Take the 2-minute tour ×
Stack Overflow is a question and answer site for professional and enthusiast programmers. It's 100% free, no registration required.

I have an application written in Java that uses a jar file(it uses more than one, but that's not the point).

The fact is, the Jar file I'm using contains files that I absolutely MUST extract to the filesystem.

So far I'm using Class.getResourceAsStream and FileOutputStream, but this method is somewhat slow. Note that some of these files are text-based, but others are simply binary.

So apart from trying to reduce the need to extract files from JARs, are there any optimizations(such as more adequated functions) for these tasks.

Note that my application is Java 6-based and I would like to reduce external dependencies to a minimum.

EDIT: For future reference, my OLD(inefficent) code was:

int c;
while((c = is.read())!=-1){
    fos.write(c);
}

For the new, much faster code, see the accepted reply.

share|improve this question

3 Answers 3

up vote 5 down vote accepted

Do you have control over the jar file? If you create it uncompressed, that may make it faster. Obviously it'll make the jar file bigger though...

Another thing to check - how are you extracting the file? For instance, if you're doing it byte by byte it will be painfully slow. Use something like this:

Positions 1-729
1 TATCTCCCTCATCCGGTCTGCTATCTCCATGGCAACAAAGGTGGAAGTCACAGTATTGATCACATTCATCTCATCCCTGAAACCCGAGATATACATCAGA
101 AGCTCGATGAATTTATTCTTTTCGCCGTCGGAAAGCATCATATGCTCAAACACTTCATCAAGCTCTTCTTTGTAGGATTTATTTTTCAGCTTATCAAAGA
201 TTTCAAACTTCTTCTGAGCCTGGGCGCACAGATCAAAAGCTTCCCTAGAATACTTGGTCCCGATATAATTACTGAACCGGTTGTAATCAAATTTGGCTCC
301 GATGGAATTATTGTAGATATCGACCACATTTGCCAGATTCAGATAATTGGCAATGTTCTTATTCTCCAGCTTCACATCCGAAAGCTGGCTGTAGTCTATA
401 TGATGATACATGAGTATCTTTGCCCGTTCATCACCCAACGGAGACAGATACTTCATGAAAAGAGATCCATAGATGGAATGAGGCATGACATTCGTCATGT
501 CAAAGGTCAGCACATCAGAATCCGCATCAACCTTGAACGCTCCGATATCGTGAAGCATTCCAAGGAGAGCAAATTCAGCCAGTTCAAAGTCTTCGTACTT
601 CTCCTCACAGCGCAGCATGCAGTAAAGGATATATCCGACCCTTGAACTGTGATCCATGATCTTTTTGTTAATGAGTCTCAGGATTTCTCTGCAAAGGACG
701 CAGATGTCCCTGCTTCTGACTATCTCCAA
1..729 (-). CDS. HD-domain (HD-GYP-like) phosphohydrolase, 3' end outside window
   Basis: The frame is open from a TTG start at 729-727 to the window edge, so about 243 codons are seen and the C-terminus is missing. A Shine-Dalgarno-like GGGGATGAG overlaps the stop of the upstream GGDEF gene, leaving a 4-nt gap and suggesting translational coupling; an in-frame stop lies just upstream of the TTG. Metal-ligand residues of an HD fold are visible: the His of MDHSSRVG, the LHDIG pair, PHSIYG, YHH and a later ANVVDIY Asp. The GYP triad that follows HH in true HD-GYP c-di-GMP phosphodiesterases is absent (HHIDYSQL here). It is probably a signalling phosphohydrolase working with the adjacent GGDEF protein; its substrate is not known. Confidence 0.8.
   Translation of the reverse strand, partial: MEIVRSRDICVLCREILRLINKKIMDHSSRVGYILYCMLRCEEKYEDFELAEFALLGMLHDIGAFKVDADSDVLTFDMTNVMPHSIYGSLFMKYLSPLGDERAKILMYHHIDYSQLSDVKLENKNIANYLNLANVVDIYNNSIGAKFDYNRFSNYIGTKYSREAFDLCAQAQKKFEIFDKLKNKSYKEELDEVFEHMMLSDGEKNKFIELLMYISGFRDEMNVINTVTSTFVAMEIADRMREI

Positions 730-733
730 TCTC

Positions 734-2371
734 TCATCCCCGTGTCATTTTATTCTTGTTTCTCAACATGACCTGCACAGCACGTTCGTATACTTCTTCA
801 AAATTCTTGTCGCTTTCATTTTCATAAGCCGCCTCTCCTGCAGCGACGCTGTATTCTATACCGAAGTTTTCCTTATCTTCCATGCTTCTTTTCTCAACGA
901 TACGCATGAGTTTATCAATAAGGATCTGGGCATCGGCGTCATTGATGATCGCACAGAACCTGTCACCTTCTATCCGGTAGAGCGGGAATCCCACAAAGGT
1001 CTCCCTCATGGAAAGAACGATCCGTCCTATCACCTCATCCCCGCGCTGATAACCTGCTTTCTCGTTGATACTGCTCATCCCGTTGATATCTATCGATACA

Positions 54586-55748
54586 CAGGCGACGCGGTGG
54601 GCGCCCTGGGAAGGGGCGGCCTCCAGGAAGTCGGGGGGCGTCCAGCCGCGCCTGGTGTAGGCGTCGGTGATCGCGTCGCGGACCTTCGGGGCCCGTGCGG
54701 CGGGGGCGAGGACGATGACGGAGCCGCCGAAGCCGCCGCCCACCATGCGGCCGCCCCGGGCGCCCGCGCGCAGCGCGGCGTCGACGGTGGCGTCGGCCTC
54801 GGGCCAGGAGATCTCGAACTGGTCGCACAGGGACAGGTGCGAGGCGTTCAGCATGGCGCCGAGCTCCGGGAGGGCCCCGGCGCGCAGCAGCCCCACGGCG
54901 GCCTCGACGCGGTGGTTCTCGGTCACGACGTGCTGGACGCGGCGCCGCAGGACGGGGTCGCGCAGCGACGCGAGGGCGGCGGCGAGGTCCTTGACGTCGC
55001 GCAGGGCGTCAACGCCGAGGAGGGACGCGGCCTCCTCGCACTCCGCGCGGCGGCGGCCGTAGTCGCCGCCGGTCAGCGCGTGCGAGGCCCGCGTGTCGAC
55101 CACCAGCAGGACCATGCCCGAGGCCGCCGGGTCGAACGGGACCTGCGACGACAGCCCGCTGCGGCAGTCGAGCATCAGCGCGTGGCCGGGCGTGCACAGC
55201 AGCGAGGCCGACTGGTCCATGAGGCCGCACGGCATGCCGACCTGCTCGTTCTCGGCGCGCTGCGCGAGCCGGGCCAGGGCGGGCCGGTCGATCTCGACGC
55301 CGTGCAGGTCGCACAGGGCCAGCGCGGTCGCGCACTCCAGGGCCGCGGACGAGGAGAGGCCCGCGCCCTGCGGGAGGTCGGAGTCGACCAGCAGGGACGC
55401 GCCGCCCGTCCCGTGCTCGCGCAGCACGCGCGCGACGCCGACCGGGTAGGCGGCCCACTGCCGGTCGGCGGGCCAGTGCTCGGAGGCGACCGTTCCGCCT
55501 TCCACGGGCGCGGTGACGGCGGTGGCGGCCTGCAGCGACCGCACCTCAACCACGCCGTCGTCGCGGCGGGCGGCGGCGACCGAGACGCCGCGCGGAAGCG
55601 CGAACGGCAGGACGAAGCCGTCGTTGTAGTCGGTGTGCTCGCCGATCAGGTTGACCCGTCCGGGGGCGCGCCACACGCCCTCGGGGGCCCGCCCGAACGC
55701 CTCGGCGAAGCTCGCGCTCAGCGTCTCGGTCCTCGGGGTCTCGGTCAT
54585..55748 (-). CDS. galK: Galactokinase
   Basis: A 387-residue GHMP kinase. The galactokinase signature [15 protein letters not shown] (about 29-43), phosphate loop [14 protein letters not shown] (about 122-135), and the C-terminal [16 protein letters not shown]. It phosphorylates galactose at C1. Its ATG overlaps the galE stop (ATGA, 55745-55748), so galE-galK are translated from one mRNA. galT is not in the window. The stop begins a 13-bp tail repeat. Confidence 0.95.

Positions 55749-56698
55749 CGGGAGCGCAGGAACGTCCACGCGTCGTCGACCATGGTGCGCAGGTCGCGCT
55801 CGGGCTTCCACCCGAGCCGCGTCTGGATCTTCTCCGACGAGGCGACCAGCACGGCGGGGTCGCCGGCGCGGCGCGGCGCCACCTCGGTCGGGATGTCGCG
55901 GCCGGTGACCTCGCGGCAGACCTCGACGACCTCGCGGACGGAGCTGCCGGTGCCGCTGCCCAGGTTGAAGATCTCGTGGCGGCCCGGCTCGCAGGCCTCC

public static void copyStream(InputStream input, OutputStream output)
     throws IOException
{
    // Reads up to 8K at a time. Try varying this.
    byte[] buffer = new byte[8192];
    int read;

    while ((read = input.read(buffer)) != -1)
    {
        output.write(buffer, 0, read);
    }
}

If you're already doing this, could you give us more information? How slow is "somewhat slow"? How does it compare with, say, using the jar utility to extract the jar file?

share|improve this answer
    
I really was copying byte by byte! It is dramatically faster now! Thanks! –  luiscubal Jun 20 '09 at 18:52

Err. I'm not sure what you really want to do - but have you thought about using winzip?

Obviously if you need to extract the files dynamically at run time this won't work - but I'm not sure why you'd need to do this - how often does this jar file change?.

Surely you can extract them once and then distribute them with the application?

share|improve this answer

I concur with Jon. 2 things will make extraction faster:

  1. Decreasing compression level.
  2. Increasing the buffer sized used when copying/extracting.

I am supposing the need to extract is due to a requirement to write/re-read from the file. If the files are small enough, memory is large enough and the persistent nature of files isn't a requirement; you might consider mapping the entire resource to memory instead of using the disk as storage.

share|improve this answer
    
The file is about 165KB. The jar is as compressed as NetBeans outputs it. –  luiscubal Jun 20 '09 at 19:18

Your Answer

 
discard

By posting your answer, you agree to the privacy policy and terms of service.

Not the answer you're looking for? Browse other questions tagged or ask your own question.